When you have low self-esteem, you're criticizing everything about yourself, including your appearance. Your self-perception is poor, and you obsess over any flaws you may think you have. These thoughts can cause people to self-harm or take drastic measures to change their appearances.
Disordered eating impacts both mental health and physical health. Self-criticism can make you hyper-focused on how you look and think that you're never going to be good enough.
It overwhelms you with guilt
You may feel guilty when you convince yourself you've failed at something. Self-criticism can lead to comparing yourself to others, which often doesn't end well. As you look back on how your self-criticism and negative thoughts have stunted your personal growth, they can linger in your mind for too long.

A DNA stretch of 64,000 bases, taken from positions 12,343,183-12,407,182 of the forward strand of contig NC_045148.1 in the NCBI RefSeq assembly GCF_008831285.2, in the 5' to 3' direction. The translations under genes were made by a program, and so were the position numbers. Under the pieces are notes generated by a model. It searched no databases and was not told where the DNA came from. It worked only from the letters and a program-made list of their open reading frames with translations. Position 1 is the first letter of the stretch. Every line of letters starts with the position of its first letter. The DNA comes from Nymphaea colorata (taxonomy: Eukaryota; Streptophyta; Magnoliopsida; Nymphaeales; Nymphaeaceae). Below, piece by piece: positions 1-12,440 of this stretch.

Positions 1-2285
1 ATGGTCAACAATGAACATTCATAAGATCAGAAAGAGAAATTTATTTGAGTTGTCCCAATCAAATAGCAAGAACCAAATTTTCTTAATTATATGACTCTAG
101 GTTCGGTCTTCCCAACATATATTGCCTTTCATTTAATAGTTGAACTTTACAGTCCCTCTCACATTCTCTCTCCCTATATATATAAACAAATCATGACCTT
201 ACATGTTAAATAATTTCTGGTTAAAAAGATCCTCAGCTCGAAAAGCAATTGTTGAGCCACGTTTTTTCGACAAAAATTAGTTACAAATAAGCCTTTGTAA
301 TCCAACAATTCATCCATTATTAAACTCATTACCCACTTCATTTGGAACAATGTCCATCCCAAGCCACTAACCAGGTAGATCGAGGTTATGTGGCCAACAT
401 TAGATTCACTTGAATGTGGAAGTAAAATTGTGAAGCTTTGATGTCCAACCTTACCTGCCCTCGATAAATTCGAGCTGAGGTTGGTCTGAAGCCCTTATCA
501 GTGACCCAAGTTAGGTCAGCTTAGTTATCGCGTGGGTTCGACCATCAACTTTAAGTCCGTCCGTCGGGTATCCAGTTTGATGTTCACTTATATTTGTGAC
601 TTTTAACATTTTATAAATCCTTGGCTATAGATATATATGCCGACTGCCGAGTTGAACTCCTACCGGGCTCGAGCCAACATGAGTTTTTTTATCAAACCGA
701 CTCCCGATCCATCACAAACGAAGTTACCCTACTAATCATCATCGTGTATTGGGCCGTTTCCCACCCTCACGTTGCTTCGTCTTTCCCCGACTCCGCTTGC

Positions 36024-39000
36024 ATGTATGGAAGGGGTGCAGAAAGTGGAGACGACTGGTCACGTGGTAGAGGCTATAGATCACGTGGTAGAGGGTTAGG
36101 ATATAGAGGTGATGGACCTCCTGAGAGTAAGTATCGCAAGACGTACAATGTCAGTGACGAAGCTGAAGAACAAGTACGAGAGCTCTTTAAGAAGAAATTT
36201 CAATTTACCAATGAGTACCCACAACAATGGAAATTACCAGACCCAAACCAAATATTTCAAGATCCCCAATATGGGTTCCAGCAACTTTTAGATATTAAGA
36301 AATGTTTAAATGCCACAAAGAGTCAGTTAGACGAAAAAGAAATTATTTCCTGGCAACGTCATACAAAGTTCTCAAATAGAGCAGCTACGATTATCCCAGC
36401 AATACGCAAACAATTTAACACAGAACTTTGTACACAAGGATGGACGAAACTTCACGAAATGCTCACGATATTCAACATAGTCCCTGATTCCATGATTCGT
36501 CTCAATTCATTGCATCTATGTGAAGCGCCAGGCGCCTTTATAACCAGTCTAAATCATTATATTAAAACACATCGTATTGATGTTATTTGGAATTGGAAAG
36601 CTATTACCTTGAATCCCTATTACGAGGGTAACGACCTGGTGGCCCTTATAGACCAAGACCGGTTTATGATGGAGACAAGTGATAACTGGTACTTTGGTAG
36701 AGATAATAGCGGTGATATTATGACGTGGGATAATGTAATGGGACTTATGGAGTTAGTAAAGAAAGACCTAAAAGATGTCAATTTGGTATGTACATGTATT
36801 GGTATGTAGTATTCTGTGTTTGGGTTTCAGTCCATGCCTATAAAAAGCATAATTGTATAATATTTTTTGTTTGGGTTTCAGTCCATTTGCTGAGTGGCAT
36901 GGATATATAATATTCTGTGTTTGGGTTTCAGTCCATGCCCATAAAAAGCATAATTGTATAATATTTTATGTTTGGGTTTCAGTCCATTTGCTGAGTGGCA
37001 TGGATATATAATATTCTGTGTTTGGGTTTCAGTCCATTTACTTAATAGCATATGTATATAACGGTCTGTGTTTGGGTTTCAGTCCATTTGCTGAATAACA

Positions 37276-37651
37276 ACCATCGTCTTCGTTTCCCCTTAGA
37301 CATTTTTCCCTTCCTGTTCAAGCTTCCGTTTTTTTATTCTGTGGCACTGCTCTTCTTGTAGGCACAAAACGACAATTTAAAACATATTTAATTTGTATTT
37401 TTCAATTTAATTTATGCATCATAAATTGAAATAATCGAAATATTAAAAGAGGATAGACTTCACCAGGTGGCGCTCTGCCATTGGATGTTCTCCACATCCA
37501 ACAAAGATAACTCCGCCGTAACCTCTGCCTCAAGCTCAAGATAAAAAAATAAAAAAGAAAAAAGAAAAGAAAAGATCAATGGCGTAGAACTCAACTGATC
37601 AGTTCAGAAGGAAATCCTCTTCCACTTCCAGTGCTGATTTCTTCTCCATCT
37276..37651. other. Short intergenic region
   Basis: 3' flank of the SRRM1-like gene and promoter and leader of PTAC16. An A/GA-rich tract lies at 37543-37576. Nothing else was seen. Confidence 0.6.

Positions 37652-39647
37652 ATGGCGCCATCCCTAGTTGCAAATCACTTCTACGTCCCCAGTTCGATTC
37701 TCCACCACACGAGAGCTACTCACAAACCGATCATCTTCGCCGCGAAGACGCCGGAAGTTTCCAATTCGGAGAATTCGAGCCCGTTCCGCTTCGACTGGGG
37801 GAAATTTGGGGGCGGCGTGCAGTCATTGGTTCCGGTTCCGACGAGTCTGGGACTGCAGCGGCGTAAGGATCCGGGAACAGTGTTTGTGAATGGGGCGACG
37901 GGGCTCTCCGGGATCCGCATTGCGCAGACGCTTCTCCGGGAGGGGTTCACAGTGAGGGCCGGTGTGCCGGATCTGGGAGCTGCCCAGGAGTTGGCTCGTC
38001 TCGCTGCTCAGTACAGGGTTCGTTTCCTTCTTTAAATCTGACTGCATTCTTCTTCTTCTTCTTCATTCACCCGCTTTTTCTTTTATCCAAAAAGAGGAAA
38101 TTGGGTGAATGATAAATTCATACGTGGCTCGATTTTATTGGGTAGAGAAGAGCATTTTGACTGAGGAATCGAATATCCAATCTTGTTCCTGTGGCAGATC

Distracts you from progress and self-improvement
Self-criticism hinders our opportunities to improve ourselves because it fills us with self-doubt. Constructive criticism is helpful and improves your personal growth. But your self-criticism will stand in your way while you try to improve yourself.
8 ways to overcome self-criticism
Each day, think of ways to be kinder to yourself. These small kindnesses may not change your life overnight, but with time you'll see the power in your new habits.
Read these eight tips and think about the ones that you can start using today:
- Stop thinking that your self-criticism will motivate you to complete your work
- Write a list of your favorite personal qualities and skills and think about how they can help you follow your passions
- Talk with a psychotherapist about any trauma you've experienced
- Let go of perfectionism and welcome mistakes
- Think about what advice you'd give to a friend, but apply it to yourself
- Have an equal balance of self-improvement and self-compassion
- Be mindful of your thoughts, feelings, and reactions each day
- Keep a journal of your progress and read it to practice self-gratitude
If you're intimidated to try to silence your inner critic, know that you don't have to do it alone. BetterUp can help you along the way. Our coaches will create a plan that fits you just right and gets you to where you want to be.